Thursday, June 23, 2016

Quoran Answer Transplant: What do you think of Asians playing different Asians?

 What do you think of Disney casting a Korean woman to play Mulan in the upcoming Live-Action Mulan movie?

Question details: To be honest, I'm a little annoyed that they did that. I have nothing against Korean people; I just wanted a Chinese woman to play Mulan. Maybe I'm just making a big deal out of it because I'm Chinese myself…

No offense to you, dear Asker, but while you are certainly entitled to your opinion, and of course your involuntary emotional reaction, I must caution you that the viewpoint you have taken has consequences that may be farther reaching than you realize.
To answer your question: What do I think?
“At least she’s Asian. (Was that so fucking hard?)”
Sorry to disappoint all the misguided do-gooders and false-flag bearers but as an East Asian man I do not have a problem with an East Asian actor/actress playing an East Asian character, regardless of particular country of origin.
At what point do people conveniently forget that we’re talking about race here? Since when do people start caring about nationality?
Oh, sorry, wait, now that you mention it there was that time when a big deal was made out of making sure only a genuine white person of Russian descent played a Russian char- no, wait, that didn’t happen.

  • Joseph Fiennes playing Commisar Danilov, real nationality = English
  • Jude Law playing Vasily Zatysev, real nationality = English
Bonus round:
  • Joseph Fiennes, ancestry = mixed English, Irish, Scottish (that’s just about quintessential generic White)
  • Jude Law, ancestry = English
White actors/actresses routinely play white characters of any ethnic or national background simply by tacking on an accent. This never seems to invite parallel commentary as opposed to when Asians do it amongst themselves.
I present Exhibits A through Infinity to substantiate my claims.

  • Daniel Olbrychski playing Oleg Vasilyevich Orlov in Salt [2010], real nationality = Polish

  • Kevin Durand playing Vasiliy Fet in The Strain [2014-present], real nationality = Canadian

  • Andrew Lincoln playing Rick Grimes in The Walking Dead [2010-present], real nationality = English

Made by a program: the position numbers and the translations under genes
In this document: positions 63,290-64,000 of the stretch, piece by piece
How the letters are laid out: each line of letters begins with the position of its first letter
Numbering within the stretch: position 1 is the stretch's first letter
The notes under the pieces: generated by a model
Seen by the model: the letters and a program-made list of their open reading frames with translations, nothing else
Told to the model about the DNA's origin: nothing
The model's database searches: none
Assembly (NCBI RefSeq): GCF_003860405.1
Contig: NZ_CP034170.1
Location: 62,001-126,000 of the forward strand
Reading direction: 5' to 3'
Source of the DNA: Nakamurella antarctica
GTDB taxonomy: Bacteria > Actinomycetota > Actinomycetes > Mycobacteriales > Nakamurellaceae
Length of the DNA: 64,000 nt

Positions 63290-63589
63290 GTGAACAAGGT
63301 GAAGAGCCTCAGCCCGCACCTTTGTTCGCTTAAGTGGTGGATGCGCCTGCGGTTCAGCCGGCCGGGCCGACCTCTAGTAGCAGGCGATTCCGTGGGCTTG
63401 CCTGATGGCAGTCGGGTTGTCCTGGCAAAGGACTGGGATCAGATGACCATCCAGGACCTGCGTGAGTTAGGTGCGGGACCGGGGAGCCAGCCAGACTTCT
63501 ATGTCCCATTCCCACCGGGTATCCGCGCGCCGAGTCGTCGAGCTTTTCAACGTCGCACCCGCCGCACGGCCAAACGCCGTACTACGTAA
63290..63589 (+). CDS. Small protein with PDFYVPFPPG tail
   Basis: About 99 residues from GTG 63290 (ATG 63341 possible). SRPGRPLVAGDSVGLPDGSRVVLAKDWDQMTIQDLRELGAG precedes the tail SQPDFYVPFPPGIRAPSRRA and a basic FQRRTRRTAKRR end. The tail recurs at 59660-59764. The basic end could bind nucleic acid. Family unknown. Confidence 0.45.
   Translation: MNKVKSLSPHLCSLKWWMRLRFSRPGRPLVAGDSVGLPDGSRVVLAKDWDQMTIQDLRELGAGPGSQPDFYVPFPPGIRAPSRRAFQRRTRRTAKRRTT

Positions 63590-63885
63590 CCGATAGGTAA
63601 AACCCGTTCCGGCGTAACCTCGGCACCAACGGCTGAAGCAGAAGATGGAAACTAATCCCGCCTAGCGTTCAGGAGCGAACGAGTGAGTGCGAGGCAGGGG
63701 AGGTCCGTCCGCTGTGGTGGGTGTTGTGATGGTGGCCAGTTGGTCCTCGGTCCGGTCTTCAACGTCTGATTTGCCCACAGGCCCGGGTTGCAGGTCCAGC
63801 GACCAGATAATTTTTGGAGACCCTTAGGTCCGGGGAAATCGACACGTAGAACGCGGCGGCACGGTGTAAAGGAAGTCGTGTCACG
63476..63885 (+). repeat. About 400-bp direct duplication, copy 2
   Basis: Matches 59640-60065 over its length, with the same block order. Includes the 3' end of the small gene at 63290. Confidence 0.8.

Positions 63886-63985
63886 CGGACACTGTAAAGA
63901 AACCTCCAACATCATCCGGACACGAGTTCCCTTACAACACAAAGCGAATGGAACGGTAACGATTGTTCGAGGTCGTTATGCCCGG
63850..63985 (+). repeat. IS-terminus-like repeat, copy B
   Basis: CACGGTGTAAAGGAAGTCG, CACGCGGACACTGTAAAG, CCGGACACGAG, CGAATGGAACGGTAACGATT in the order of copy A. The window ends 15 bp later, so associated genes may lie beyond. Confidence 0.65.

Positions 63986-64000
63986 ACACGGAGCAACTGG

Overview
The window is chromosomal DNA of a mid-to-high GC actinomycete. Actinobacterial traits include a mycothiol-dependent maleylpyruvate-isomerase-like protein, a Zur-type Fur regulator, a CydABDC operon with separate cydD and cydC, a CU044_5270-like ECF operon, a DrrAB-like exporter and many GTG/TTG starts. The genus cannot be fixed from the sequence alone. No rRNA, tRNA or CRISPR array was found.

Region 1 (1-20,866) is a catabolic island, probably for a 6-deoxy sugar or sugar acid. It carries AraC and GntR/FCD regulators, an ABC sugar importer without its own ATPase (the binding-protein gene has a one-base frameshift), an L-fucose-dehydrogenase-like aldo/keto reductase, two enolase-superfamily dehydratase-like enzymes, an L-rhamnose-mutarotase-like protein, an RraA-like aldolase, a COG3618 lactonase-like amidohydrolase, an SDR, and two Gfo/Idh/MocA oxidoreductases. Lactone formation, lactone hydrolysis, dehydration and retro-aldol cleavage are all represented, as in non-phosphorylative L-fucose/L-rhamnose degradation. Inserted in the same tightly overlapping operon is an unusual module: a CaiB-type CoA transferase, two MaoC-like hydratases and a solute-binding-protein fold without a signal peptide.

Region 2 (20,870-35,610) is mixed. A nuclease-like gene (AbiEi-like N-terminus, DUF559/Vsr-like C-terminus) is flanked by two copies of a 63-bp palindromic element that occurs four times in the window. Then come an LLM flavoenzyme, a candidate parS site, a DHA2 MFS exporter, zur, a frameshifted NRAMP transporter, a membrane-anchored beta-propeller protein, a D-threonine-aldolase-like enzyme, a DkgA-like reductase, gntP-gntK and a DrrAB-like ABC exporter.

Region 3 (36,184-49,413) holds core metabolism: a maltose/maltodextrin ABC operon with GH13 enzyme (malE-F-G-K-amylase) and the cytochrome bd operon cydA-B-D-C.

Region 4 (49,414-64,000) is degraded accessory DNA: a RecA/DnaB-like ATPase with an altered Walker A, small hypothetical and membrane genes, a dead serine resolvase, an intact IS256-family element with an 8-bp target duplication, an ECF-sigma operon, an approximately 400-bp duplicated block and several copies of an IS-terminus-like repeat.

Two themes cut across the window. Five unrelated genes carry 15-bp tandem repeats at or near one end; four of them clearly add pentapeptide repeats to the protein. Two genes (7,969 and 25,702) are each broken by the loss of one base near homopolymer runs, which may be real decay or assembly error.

• John Malkovich playing Pascal Edward Sauvage in Johnny English [2003], real nationality = American
and sometimes Italians, so on and so forth.
No fake controversy crops up when those roles are filled, though. But check this out:

  • Tilda Swinton slated to play the Ancient One in the upcoming Dr. Strange [2016]*, real nationality = English
*Slated to be a Celtic character, but I’ll get to that in a moment.
Let me make sure you know that I know and I know that you know that this is not Tilda Swinton playing yellow-face and pretending to be an Asian mystic monk. That would’ve been very bad, that would have been so totally 20th century, and fortunately that’s out of fashion these days. Whitewashing is on a whole ‘nother level now, I tell you. Instead of having a white person playing an Asian character they have actually streamlined the process and eliminated the “Asian” part of the equation all together! Isn’t that fantastic? Now they simply turn the Asian character into a white character and then cast a white person to play said character! That ain’t racist, right? Boom, problem solved, eh?
The Ancient One is originally a Tibetan man but the screenplay writer of the upcoming Dr. Strange movie, C. Robert Cargill, had this to say about his casting choices for the role:
“If you are telling me you think it’s a good idea to cast a Chinese actress as a Tibetan character, you are out of your damn fool mind.”
“He originates from Tibet, so if you acknowledge that Tibet is a place and that he’s Tibetan, you risk alienating one billion people.”
Both statements stem from ignorance of the issues at hand and stink of rationalization.
So this is what happens when people suddenly want to worry about making sure the “wrong” Asians don’t end up playing certain Asian roles? Exclude Asians completely? Great plan, we appreciate that sooooo much. I really have to commend them for being able to find such a novel excuse to make it even harder for Asian actors/actresses to get serious work. Pretend that your hands are tied because you are trying to go the diplomatic route, eh?
Before you think I’ve gone off on a non-sequitur, what does all that have to do with your question? I’m saying I’m grateful, dagnabbit, I’m FUCKING GRATEFUL that they haven’t yet decided to just say “Fuck everything”, and make the entire film about a white girl named Melanie who falls through a wormhole back in time to Han Dynasty China and gets taken in by a Chinese family, and from there…, etc. etc.